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Federer loves the jump rope, as many athletes do. Most of his training sessions include several minutes with the rope. He skips in a fairly leisurely fashion as a warm-up, then does his jumps at twice the normal speed. The jump rope is a great fitness tool and a key part of Roger Federer’s training routine. It builds both cardiovascular fitness and agility, two of the main weapons that any top tennis player needs in his arsenal, including you. Get a good, solid rope and use it often, alternating such work with core drills as well.  

A Brief Warm Up in the Federer Training Program As another warm-up, Roger Federer’s training routine consists of doing several jogging steps that tax different muscles, such as butt kicks, the running motion where the heel must touch the buttock with each step as a player advances from the net to the baseline and back again. This can be an excellent warm-up for you, too, before a match to get the leg muscles going. The Roger Federer training regimen also includes a set or two of shuffles across the court, moving as quickly as he can from sideline to sideline. This movement is absolutely crucial in tennis, as any player knows, and is not often used in other sports (occasionally in basketball and football). Be sure to not cross your legs as you continue to warm up with this shuffle step from side to side.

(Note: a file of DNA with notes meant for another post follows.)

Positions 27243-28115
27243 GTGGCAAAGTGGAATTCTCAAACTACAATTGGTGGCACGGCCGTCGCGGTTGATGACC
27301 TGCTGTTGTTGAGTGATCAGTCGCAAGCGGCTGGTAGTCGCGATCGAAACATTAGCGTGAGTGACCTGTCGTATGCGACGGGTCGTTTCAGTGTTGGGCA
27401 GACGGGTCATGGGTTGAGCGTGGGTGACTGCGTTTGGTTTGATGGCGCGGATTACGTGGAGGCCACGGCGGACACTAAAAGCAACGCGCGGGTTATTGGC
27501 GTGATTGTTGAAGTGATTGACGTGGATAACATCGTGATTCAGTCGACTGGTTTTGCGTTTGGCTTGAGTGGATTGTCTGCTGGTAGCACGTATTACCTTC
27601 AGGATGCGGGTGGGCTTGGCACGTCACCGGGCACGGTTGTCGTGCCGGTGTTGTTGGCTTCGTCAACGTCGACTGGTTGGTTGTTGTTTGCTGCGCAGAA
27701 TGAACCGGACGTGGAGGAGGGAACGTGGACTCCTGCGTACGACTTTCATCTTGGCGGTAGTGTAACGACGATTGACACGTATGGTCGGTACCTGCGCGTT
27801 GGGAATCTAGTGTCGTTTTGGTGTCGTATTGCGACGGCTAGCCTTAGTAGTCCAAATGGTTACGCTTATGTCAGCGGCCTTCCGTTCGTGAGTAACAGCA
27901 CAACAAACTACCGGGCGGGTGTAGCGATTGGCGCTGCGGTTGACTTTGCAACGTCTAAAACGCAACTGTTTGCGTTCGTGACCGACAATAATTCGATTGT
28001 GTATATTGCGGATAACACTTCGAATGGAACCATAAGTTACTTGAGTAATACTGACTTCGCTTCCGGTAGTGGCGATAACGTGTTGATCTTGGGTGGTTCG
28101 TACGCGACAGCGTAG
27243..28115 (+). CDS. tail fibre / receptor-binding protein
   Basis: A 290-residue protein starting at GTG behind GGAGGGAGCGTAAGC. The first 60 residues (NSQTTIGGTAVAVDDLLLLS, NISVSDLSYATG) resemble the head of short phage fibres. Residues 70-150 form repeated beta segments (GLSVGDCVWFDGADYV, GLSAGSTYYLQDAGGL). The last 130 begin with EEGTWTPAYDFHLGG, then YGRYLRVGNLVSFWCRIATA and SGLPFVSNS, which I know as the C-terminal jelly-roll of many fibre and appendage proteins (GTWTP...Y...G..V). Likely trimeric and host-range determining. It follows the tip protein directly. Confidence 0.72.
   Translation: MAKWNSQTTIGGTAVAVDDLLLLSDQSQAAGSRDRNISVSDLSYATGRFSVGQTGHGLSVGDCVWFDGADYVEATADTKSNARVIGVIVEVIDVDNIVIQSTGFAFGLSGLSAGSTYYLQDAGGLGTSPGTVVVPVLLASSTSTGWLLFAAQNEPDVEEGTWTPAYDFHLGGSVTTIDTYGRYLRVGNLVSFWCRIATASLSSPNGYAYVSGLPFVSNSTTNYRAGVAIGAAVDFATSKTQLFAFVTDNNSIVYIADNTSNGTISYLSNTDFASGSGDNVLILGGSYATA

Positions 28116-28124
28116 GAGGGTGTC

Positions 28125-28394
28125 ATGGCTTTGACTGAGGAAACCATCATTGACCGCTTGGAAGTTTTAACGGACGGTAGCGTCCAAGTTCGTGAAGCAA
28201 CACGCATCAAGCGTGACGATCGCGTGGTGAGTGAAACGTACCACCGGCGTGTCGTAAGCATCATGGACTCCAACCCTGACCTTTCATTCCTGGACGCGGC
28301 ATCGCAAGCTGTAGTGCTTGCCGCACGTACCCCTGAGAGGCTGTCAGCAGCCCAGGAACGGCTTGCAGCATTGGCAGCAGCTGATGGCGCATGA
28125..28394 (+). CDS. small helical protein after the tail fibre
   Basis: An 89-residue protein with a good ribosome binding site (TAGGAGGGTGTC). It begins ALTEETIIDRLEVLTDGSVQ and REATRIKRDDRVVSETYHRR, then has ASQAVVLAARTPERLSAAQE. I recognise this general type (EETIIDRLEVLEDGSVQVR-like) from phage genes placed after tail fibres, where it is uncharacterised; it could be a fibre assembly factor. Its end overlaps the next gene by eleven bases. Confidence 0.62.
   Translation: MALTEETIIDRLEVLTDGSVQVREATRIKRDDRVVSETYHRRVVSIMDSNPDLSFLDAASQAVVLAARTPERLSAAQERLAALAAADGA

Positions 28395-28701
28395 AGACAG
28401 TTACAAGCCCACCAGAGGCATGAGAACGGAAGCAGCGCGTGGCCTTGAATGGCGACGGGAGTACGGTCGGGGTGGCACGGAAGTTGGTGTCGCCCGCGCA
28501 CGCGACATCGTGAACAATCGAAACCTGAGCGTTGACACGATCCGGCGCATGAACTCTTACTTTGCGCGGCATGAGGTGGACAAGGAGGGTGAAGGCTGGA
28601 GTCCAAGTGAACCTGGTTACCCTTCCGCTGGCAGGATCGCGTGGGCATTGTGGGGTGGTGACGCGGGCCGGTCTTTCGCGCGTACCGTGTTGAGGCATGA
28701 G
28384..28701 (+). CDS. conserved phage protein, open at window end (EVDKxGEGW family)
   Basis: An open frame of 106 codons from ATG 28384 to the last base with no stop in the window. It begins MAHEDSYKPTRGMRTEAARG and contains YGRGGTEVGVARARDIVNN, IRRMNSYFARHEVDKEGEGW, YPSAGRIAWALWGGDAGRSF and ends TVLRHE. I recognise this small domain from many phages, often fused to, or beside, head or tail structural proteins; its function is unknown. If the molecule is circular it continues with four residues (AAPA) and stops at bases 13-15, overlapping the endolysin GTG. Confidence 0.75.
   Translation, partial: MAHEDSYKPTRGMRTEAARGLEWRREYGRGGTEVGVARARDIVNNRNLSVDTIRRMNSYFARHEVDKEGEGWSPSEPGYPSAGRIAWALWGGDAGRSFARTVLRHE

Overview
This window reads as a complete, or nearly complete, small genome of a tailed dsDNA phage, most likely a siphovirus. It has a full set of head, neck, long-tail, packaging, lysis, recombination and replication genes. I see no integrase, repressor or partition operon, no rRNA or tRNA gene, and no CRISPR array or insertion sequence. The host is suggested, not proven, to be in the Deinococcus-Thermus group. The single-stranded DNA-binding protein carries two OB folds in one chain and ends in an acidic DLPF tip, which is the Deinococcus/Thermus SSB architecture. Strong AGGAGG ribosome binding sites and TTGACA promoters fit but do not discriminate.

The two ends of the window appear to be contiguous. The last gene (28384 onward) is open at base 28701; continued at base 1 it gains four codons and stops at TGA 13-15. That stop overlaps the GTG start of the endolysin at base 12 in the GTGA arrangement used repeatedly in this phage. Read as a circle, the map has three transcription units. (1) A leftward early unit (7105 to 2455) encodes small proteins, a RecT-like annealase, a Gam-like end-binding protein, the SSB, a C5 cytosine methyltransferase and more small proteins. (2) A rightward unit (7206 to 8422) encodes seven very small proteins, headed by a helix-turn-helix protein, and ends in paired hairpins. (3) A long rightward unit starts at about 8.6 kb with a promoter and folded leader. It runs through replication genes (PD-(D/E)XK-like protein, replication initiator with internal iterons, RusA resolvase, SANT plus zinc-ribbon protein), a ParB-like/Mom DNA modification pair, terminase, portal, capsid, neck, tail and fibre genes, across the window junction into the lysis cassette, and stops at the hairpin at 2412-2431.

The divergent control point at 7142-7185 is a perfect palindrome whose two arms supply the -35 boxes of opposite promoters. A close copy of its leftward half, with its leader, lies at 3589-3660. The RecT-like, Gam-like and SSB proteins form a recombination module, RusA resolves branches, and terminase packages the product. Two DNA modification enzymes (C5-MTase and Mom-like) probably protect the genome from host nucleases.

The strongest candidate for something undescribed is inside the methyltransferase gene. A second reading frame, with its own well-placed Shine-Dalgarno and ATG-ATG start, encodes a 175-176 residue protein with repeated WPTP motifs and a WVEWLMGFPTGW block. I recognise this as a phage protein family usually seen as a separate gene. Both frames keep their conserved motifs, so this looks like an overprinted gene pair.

Upper Body Component of Roger Federer’s Training Now that he has warmed up his legs, Roger Federer’s training aims to work out other parts of his body, including his upper body, so key to sound tennis strokes. The core is also helped by his next exercise: the medicine ball toss. You will need a partner for this movement as you stand across from your friend about halfway back in the service box on the singles sideline. Fling the medicine ball back and forth at chest level as you again shuffle from sideline to sideline. Go from side to side three times, then take a break. Another medicine ball workout calls for the player to throw the ball at a small trampoline-type device, raising the ball above the head and throwing straight on from above the shoulders. This movement does all sorts of great things for the shoulders and core as the ball is both thrown and caught. It also does not require a partner, obviously. The medicine ball is another key tool in Roger Federer’s training (Rafael Nadal’s as well, by the way). It has a definite outsized effect on core muscles and adds a little fun to the workout.  


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